Taken together, though, the changes to the Rapide mean that Aston can now credibly position the S more as a super grand tourer – or even a luxury sports car that happens to have four doors – than as an extremely costly family car with sporting characteristics. I just can't wait to put it to the test on our 300km jaunt through northern Spain.

Prior to the programme, the AM people have put their heads together with the local constabulary and agreed on a bargain that should keep everyone smiling. The cops have kindly divulged the locations of every speed trap along our route; so long as we obey the limit while passing these – as well, of course, as following a similar procedure through built-up areas – they're content to turn a blind eye to other, ah, indiscretions. And how civilised is that?

Thus reassured I slide the Rapide's key into the slot that turns it into a starter button, press it firmly, fire up the V12 and ease the car out onto the road. Throttle response is almost instantaneous, and as the revs build up and the speed increases the engine's agreeable burble transforms into a veritable wall of sound, a symphony of wails, roars, barks and crackles that sends shivers down the spine and demands replay after replay.

Repeatedly flooring the pedal on long country roads that vanish into a pinprick near the horizon, I'm initially puzzled as to why the speedo says we're going slower than it feels – then realise the instrument on this left-hand-drive car isn't calibrated in km/h, but mph. My God we're going fast – are they sure there are no cameras round here?

And then as we climb into the mountains, the highway clinging to the contours before threading up and over saddles that lead to the next valley, the fun begins in earnest. Selecting Track – the firmest of the three active-damping setting modes – is hardly an issue on roads as well made as these, enabling us fully to exploit the Aston's excellent chassis and balance with little compromise on comfort or refinement.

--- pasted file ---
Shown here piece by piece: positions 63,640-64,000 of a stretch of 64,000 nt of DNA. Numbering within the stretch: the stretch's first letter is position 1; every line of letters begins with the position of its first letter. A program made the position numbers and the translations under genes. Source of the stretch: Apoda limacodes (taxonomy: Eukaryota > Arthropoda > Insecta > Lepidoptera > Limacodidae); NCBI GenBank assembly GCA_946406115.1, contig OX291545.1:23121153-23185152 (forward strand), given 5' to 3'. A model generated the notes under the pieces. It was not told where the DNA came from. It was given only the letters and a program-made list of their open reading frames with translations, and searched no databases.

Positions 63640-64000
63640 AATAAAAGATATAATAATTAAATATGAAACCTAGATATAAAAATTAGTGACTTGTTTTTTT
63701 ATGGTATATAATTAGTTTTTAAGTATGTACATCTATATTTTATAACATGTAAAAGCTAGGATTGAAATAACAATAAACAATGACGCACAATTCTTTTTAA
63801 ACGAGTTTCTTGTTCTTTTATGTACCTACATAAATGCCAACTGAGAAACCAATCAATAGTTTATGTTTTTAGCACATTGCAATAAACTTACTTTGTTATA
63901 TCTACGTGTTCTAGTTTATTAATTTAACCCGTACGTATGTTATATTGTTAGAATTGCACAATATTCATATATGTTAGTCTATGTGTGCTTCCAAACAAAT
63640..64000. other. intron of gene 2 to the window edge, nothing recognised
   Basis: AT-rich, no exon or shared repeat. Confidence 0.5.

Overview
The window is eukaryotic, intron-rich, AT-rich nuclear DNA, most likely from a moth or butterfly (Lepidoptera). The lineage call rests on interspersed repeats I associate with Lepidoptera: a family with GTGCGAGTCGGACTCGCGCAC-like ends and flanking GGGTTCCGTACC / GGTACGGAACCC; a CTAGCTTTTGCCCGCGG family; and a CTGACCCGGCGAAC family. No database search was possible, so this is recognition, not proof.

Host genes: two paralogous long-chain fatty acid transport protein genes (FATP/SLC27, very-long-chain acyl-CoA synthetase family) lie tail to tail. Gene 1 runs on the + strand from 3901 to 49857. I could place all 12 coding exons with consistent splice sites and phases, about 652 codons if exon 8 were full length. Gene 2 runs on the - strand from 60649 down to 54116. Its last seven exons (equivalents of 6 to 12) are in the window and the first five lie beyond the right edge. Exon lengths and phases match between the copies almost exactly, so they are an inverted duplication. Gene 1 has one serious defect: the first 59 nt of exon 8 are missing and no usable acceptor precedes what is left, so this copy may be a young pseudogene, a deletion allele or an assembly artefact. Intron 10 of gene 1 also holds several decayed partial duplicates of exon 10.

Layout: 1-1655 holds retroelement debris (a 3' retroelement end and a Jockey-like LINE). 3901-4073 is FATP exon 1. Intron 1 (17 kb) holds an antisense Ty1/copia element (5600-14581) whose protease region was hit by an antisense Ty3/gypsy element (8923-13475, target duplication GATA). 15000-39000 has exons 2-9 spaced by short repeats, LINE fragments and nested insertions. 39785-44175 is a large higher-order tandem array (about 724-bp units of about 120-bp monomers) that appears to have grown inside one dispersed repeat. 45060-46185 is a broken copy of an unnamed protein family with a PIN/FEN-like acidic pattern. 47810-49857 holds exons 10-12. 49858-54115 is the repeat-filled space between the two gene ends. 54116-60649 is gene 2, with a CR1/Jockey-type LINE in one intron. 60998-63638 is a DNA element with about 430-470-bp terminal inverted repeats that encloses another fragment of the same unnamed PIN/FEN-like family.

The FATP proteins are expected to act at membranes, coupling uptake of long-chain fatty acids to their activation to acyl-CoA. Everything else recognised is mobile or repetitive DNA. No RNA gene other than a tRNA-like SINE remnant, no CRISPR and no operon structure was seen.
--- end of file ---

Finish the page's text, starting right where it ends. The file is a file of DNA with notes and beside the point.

In and out of every bend the brilliant hydraulic rack-and-pinion steering and chassis unfailingly place this big car precisely where I want it to be, and though the tail breaks away just once when I pile on the power on a tight right-hander, it snaps instantly back into line when I ease off the gas. It's elegant, effortless…and the Aston folk are right: the Rapide is as thoroughbred a sports car as they come.

Of course, when you add the word “British” to the equation it does mean there'll be some trade-off in terms of quirkiness. The interior is sumptuous, reeking like a tannery and gleaming like a Bösendorfer, but I'm as bamboozled by the array of knobs and buttons adorning the high centre console as I was the last time I sat inside an Aston. Among them are the controls for the 1,000-watt Bang & Olufsen stereo, but as the one in the test car doesn't interface with my iPhone 5 this sadly goes unplayed. As for the seats, mounted low in the body and clearly stitched together from the hides of the most pampered cows on Earth, passengers at the front can look forward to the ride of their lives, but if you're taller than 178cm and relegated to the back, make sure it's just for a run to the shops.

No matter, because this is an Aston Martin, which – whether it has two doors or four – will always be among the most beautiful cars in the world, and certainly the most desirable. Yes it's a tad old-school, but that's part of the charm and the charisma, both of which the Rapide S possesses in spades. It's seriously fast, utterly thrilling and makes a racket like a dive-bomber – and ahead of me lie a hundred or so more kilometres of what I'm now convinced are the greatest roads on the planet. If it's possible for a petrolhead to achieve nirvana, I think this might just be it.